Note: I am not an iOS developer. I’ve only recently dived into Swift.
At Teehan+Lax, we’ve been working on a project called Krush for several months now. Krush is an interesting application from an iOS architectural standpoint because it touches on a lot of common areas that iOS newcomers have questions about.
Oftentimes, the word “design” is seen as being synonymous with “appearance.” It is with this mentality that many companies run their businesses – separating design (or appearance) from development (functionality). However, in the world of interactive and web design, functionality plays an equally significant role in the design process.
If you've been developing iOS applications for any length of time, you've probably heard of Model-View-Controller, or MVC. It's your standard approach to building iOS apps.
Update: As of iOS 7.0, interface transitions in landscape orientation are in a dire state. Read more about it. This article focuses on portrait-only transitions.
We’ve previously discussed using UIKit Dynamics to make realistic-feeling interfaces by applying the physics simulation to instances of UIView in our interface. In that article, we mentioned that a UIView is only one example of a concrete implementation of the UIDynamicItem protocol, alluding to the fact that another class conforms to the protocol.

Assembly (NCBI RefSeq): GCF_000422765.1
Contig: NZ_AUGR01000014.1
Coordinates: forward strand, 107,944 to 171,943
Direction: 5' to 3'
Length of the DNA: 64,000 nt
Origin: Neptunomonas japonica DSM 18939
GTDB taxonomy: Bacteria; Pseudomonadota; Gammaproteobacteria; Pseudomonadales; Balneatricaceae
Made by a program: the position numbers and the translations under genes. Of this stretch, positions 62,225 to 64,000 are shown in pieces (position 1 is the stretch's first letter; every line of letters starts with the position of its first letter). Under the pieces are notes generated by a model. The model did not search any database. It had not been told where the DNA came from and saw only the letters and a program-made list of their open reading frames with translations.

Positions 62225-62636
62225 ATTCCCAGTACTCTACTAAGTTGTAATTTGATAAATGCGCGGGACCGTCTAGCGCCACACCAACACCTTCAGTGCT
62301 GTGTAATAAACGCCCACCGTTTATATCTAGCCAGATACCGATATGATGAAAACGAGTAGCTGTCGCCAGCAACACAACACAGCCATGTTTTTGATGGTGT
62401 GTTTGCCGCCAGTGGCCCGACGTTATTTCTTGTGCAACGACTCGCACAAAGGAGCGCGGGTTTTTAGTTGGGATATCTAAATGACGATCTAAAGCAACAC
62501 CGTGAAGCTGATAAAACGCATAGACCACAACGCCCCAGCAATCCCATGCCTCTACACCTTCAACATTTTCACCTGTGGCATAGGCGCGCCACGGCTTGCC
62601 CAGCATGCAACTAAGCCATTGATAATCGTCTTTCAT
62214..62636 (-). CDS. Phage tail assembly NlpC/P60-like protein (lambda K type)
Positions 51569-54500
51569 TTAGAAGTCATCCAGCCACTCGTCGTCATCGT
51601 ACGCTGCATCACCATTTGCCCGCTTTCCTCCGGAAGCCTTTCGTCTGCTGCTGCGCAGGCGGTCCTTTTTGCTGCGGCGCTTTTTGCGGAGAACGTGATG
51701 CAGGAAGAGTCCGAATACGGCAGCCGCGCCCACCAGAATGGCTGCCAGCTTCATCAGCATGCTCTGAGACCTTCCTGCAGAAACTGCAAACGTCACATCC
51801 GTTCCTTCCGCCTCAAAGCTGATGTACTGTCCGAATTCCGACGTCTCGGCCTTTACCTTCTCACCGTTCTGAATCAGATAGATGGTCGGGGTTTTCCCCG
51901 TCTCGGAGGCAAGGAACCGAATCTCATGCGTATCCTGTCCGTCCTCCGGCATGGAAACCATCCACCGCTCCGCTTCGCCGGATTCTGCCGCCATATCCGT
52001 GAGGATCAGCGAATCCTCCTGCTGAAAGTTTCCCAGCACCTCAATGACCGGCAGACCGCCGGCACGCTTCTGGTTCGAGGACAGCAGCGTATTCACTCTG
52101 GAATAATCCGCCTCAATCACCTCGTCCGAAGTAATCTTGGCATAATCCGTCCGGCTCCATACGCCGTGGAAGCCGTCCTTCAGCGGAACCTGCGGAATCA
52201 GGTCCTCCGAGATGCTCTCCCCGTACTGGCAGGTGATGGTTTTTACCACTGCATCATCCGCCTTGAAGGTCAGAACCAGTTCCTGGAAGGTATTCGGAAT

iOS 7 is a real conundrum. It juxtaposes its smooth, platonic interface elements with the physical realism of making those elements respond realistically to user interaction.
When Apple announced iOS 7, they presented the world with a much "flatter" design than iOS 6. Gradients and shadows were muted, replacing some of the key elements of the operating system which were traditionally used to convey a sense of depth.
iOS 7 changed the game in terms of application design and development. We've already released our iOS 7 PSD in order to help designers get a leg-up on the new visual feel, so let's go ahead and explore some of the new APIs that developers need to adopt.
Labs projects and experiments tend to be coded in a very messy way. This is not surprising, as the nature of rapid prototyping is fast and ever-changing.
iOS 7 introduced a whole new visual layer applied to its existing information architecture. One of the more interesting changes it made to the familiar gestures was how it augmented the swipe-to-delete gesture in the Mail app.
iOS users tend to update their phone's operating system quickly – probably due to the over-the-air update system. We know from experience that when iOS introduces new features, users expect apps to take advantage of those features as soon as possible.